March 2007 also saw the termination of the airline's longest flights, the Vienna-Singapore-Melbourne and Vienna-Kuala Lumpur-Sydney routes, ending operations on the Kangaroo Route. This was Melbourne's last European-based airline connecting the city with direct flights to Europe.

Austrian was one of the few airlines[9] to fly into post-war Iraq when it began flights to Erbil[10] in December 2006.[11] However, the flights were discontinued the following year. Flights to Erbil were resumed on 2 April 2008.[12]

Codeshare agreements

Austrian Airlines has codeshare agreements with the following airlines:

Special security

The armed monitoring of Austrian flights by EKO Cobra began in 1981. During each accompanied flight at least two undercover armed sky marshals are onboard.

Fleet

The Austrian Airlines fleet consists of the following aircraft (as of 27 December 2009): [13]

Austrian Airlines Fleet
Aircraft Total Passengers
(Business/Economy)
Notes
Airbus A319-114 7 132 (0/132 )
Airbus A320-214 8 159 (0/159 ) 1 aircraft stored
Airbus A321-111 3 193 (0/193 ) 1 aircraft stored
Airbus A321-211 3 193 (0/193 )
Boeing 737-600 2 111 (0/111)
Boeing 737-700 2 132 (0/132)
Boeing 737-800 7 184 (0/184) 3 in Lauda Air c/s
4 in Austrian Airlines c/s
Boeing 767-300ER 6 225 (36/189)
230 (30/200)
240 (30/210)
Boeing 777-200ER 4 309 (49/260)
307 (49/258)
Total 42

*Note: Business and Economy on the A319, A320, A321 can vary depending on demand [14]

Austrian Airlines Fleet Images

Incidents and accidents

  • On 26 September 1960 an Austrian Airlines Vickers Viscount V837 (OE-LAF, c/n 437) crashed during approach eleven kilometers west of Moscow's Sheremetyevo Airport, 31 of 37 passengers were killed.[15]
  • On 17 September 1984, a Swearingen SA-226TC Metro II (OE-LSA, c/n TC-315), operated by Austrian Airlines' subsidiary Austrian Air Service, approached Vienna's Schwechat Airport too low, collided with the approach lighting and crashed short off the runway. All eight passengers and two crewmembers on board survived the accident with minor injuries, but the aircraft was a write-off due to the extensive damage to the wings and the structure.[16]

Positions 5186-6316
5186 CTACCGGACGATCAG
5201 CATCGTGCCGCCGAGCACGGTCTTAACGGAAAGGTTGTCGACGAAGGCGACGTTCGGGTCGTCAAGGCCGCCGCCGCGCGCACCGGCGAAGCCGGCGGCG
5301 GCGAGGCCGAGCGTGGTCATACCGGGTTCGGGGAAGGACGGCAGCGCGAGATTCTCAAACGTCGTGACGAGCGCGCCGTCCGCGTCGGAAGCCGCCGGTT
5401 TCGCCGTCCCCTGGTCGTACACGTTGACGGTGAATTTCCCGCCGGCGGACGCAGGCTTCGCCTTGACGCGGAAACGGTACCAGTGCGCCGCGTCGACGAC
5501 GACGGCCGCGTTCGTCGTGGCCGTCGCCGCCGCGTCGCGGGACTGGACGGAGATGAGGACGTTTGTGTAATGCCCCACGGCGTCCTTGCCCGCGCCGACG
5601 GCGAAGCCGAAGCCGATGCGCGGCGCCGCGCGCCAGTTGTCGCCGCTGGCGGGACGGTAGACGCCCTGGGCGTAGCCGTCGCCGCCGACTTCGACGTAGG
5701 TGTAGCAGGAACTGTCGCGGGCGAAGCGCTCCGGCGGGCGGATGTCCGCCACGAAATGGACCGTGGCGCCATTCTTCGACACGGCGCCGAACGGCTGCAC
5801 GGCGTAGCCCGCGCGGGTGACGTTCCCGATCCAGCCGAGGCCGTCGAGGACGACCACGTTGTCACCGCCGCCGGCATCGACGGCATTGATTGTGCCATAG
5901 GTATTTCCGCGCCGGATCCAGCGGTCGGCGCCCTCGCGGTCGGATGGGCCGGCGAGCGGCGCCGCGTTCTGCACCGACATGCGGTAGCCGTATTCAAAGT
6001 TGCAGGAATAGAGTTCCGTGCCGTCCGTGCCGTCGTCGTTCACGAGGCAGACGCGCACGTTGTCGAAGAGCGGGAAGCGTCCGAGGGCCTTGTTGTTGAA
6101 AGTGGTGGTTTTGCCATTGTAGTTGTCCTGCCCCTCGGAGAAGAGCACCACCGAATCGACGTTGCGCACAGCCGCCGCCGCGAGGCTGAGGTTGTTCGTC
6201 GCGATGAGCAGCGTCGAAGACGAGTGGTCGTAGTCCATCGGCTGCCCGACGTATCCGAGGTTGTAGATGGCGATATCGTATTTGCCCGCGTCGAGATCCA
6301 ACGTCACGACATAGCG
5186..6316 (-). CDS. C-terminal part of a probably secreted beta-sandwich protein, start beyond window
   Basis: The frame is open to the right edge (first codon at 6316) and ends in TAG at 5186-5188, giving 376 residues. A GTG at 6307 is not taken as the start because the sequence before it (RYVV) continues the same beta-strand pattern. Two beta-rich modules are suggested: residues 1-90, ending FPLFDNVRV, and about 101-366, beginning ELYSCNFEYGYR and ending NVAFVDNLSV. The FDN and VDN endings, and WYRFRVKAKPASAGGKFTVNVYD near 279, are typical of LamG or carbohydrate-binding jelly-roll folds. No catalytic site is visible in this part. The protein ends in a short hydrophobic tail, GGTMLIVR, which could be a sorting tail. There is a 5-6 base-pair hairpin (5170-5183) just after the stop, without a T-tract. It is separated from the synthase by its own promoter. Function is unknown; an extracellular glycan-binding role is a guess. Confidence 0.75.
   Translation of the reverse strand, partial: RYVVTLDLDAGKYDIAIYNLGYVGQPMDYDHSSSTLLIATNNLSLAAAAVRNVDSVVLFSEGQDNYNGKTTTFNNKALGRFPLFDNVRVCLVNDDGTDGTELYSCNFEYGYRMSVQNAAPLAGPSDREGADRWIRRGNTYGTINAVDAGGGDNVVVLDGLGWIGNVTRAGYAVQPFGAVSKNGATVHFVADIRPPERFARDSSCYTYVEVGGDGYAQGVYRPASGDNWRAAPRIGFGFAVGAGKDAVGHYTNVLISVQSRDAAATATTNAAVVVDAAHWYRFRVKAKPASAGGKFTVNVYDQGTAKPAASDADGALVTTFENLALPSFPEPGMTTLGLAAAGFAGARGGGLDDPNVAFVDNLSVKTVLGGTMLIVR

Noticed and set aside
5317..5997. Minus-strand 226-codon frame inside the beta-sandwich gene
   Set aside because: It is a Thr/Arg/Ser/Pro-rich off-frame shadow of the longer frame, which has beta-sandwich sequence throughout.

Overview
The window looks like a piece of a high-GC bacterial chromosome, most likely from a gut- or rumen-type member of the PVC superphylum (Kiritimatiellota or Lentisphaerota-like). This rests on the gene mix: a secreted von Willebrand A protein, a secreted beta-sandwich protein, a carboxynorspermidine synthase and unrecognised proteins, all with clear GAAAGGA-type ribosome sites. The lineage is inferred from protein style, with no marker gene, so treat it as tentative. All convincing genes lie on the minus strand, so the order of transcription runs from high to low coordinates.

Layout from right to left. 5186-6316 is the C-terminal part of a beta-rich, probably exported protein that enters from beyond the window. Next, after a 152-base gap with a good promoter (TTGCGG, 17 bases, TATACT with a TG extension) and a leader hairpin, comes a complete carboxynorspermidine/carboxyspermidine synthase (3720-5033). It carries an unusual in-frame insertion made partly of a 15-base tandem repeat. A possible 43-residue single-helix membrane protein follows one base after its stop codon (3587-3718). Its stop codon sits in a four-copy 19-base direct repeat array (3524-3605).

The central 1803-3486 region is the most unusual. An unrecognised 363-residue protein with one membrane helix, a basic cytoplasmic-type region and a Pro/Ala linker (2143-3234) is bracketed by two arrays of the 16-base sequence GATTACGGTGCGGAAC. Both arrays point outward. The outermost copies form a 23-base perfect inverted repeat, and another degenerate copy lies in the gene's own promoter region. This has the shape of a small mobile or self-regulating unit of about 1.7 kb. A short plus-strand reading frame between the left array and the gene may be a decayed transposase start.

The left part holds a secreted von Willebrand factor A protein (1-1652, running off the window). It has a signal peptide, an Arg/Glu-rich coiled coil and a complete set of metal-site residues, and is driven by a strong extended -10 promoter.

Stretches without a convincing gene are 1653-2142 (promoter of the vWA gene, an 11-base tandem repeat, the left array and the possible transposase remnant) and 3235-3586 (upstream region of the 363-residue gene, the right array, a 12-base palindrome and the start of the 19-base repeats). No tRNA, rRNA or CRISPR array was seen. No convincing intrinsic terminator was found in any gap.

• On 5 January 2004, an Austrian Airlines Fokker 70 (OE-LFO, c/n 11559) crashed on a snow covered field outside Munich International Airport. There were three minor injuries.[17]
  • On 13 February 2009, Austrian Airlines Flight OS780, Bombardier Dash 8 Q400 scheduled flight from Skopje to Vienna failed to retract landing gear after take-off and performed an emergency landing on Skopje Airport.[18][19] On board was Zoran Jolevski, Macedonian Ambassador to the US.[20]

References

  1. ^ "Firmensitz von Austrian Airlines ist korrekt" APA-OTS, Retrieved on 25 September 2009
  2. ^ "Offices in Austria" Austrian Airlines, Retrieved on 26 May 2009
  3. ^ "Information about the city plan" City of Schwechat, Retrieved on 5 September 2009
  4. ^ a b c "Directory: World Airlines". Flight International: p. 81. 27 March 2007. 
  5. ^ Lufthansa kauft Austrian Airlines Welt Online, 13 November 2008
  6. ^ Austrian Airlines soll an Lufthansa verkauft werden tagesschau.de, 13 November 2008
  7. ^ Green Light for Merger of Austrian Airlines and Lufthansa Breaking Travel News, 28 August 2009
  8. ^ Airliner World January 2007
  9. ^ Where Iraq Works TIME
  10. ^ Austrian Airlines launches flights to Iraq Daily Telegraph
  11. ^ Austrian Airlines starts scheduled flights to Iraq
  12. ^ Austrian Airlines resumes service to Erbil, Iraq
  13. ^ Austrian Airlines fleet list at ch-aviation.ch. Retrieved 2009-12-27.
  14. ^ Austrian Airlines Fleet configurations
  15. ^ "Accident description". Aviation Safety Network. http://aviation-safety.net/database/record.php?id=19600926-0. Retrieved 14 September 2009. 
  16. ^ Accident 17SEP1984 Swearingen SA.226TC Metro II OE-LSA on www.aviation-safety.net
  17. ^ Accident Database: Accident Synopsis 01052004
  18. ^ 2 Dash 8 emergency landings in Skopje, Macedonia The Professional Pilots Rumour Network, 13 February 2009
  19. ^ AUA-Maschine musste nach Start in Skopje umkehren derstandard.at, 14 February 2009
  20. ^ Две безбедни принудни слетувања на аеродромот „Александар Велики“ MIA - Macedonian Information Agency